Dec 31, 2008

Dec 17, 2008

Astronomical Feature on Mercury named after Ben Enwonwu

NASA's MErcury Surface, Space ENvironment, Geochemistry and Ranging (MESSENGER) program reports that the International Astronomical Union (IAU) recently approved a proposal from the MESSENGER Science Team to name 15 craters on Mercury, one of which was named for renowned African modernist, Ben Enwonwu. All of the newly named craters were imaged during the mission’s first flyby of the solar system’s innermost planet in January 2008. The naming of an astronomical feature after an African artist is unprecedented and marks the increasing global recognition of Enwonwu's significant career and interventions as an African modernist in 20th century discourses of modern art. According to MESSENGER Principal Investigator Sean Solomon of the Carnegie Institution of Washington, “these latest names honor a diverse suite of some of the most accomplished contributors to mankind’s higher aspirations. They also make it much easier for planetary scientists to refer to major features on Mercury in talks and publications.” (Click here for an image of the newly named Enwonwu crater on Mercury: use zoom tool for details)

Dec 13, 2008

Guild of Professional Fine Artists of Nigeria

A notable new organization on the Nigerian art scene, the Guild of Professional Fine Artists of Nigeria comprises important mid-career artists with significant following in Nigeria and internationally. The Guild is currently spearheading a major program focused on inter-generational exchanges between guild members and older eminent Nigerian artists/intellectuals. Members include Olu Ajayi, Edosa Oguigo, Tola Wewe, Abiodun Olaku, Fidelis Odogwu, Alex Nwokolo, Kehinde Sanwo, Sam Ovraiti, Tayo Quaye, Segun Adejumo, Reuben Ugbine, Bunmi Babatunde, Sam Ebohon, Ndidi Dike, Hamid Ibrahim, Ben Osaghae, Nsikak Essien, Zino Orara, Abraham Uyovbisere, Gbenga Offor, Lekan Onabanjo, Rom Isichei, Duke Asidere, and Ekpenyong Koko Ayi (click here for examples of their works). Below:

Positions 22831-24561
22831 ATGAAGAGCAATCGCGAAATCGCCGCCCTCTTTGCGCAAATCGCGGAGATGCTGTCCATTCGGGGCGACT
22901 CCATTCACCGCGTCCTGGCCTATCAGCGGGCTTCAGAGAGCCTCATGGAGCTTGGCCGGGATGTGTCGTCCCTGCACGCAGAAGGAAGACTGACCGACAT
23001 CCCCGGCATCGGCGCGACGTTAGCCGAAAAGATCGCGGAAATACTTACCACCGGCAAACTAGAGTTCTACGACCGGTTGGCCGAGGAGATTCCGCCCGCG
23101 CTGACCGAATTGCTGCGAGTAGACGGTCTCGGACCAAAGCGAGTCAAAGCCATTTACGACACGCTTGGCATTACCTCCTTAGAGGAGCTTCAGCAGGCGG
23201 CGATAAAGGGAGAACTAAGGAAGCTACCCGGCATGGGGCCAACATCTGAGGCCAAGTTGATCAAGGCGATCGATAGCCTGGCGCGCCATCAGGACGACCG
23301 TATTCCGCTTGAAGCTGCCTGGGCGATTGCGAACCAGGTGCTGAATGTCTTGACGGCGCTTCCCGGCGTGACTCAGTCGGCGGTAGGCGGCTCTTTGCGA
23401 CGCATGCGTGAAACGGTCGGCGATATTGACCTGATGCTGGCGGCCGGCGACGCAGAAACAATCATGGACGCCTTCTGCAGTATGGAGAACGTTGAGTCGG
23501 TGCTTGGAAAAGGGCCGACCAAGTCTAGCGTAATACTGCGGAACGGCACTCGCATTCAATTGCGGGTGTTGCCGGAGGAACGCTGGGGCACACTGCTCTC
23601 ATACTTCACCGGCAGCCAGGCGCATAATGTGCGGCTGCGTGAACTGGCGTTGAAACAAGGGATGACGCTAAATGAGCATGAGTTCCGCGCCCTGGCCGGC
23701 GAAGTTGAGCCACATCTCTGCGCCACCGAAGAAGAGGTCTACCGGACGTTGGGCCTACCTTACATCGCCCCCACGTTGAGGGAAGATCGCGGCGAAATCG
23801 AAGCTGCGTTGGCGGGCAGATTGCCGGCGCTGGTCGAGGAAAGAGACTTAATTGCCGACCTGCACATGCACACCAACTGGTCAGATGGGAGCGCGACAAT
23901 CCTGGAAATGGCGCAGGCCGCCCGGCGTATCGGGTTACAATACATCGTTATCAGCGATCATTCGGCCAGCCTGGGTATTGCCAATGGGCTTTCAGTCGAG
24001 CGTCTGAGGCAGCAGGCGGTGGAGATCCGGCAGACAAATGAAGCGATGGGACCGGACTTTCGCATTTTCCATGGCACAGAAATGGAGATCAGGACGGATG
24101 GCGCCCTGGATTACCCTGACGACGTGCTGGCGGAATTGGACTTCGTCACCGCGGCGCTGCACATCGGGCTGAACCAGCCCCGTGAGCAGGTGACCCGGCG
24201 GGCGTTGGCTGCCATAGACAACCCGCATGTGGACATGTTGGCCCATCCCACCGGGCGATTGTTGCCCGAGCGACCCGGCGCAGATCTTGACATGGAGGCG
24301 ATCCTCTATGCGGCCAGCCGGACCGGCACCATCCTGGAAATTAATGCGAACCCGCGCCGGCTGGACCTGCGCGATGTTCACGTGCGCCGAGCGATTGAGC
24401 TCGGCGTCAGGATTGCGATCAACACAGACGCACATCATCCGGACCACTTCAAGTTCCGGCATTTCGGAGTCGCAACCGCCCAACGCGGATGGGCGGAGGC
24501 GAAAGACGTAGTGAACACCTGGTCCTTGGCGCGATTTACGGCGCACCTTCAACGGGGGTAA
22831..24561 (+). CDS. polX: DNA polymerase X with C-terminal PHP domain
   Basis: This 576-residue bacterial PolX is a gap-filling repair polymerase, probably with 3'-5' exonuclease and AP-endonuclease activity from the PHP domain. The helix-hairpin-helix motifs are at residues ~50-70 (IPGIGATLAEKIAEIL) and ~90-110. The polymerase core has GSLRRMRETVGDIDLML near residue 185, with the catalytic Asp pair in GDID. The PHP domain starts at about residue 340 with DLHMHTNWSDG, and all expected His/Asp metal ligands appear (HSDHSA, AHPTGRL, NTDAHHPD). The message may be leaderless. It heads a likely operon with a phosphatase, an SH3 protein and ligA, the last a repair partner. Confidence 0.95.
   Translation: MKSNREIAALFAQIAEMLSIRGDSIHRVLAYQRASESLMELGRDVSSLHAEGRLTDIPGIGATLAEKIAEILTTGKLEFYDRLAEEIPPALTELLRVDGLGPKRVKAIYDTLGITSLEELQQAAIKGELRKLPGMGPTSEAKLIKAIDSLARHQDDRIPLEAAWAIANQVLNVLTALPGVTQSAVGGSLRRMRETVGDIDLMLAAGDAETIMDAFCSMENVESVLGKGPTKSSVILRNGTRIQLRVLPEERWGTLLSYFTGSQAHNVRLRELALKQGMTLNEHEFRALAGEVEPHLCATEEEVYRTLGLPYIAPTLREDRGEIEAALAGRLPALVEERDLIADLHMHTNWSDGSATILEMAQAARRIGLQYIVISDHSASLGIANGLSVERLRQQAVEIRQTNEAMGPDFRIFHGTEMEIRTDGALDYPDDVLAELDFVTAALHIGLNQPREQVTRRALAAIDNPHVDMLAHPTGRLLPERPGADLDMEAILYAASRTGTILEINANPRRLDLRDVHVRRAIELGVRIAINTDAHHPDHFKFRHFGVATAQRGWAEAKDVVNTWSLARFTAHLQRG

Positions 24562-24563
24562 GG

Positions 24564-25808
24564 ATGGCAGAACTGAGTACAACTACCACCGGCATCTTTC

1. Rom Isichei, Scape
2. Ndidi Dike, Urban Debris
3. Genga Offor, Crowded Space
4. Lekan Onabanjo, Ibadan

Dec 11, 2008

Africa Now! Redux

An addendum to my earlier post on the World Bank art exhibition--Africa Now! A very close friend and respected colleague sent me the following description of the event. :

On December 9th there was an all-day symposium, tours, and exhibition opening, “Africa Now”. What was interesting about the program, which included invited artists, was the almost totally new set of artists invited. A slam poet/performer from Angola, a woman sculptor from Tanzania, a Spanish filmmaker who is making films with African artists (Africalls), a self-taught Senegalese fashion designer and humanitarian/businesswomen, an Eritrean painter based in Johannesburg, a Cameroonian recycler, a Ghanaian-Swedish public relations person, based in Lagos, who uses high fashion to raise money to fight hunger (Google Catwalk the World Fashion for Food) etc., etc. Victor Ekpuk also participated. There is also a catalog of the exhibition (designed and printed in South Africa).

It appears from her analysis of the exhibition that there is much to commend the World Bank for, both in their decision to sponsor the exhibition and in their effort to bring to global attention a new set of artists from Africa who are engaged in innovative forms of visual practice. I have sent for the art exhibition catalog and will post a review when I get it. (ADDENDUM, December 12, 2008: click here to download a copy of the exhibition catalog). In the meantime, I should point out that my post was not a criticism of the World Bank art exhibition per se, but of what I considered to be a poor choice of words in their description of the artists as "emergent artists". I am now convinced that the description was literal, and meant to describe the particular cadre of artists involved in the exhibition.

In any case, I am happy to hear that the exhibition is interesting and praiseworthy. Much credit for that goes to Marina Galvani, curator and head of the World Bank Art Program. This addendum serves as an apology if my earlier post caused her any offense.

Dec 8, 2008

Ben Enwonwu Foundation 5th Annual Lecture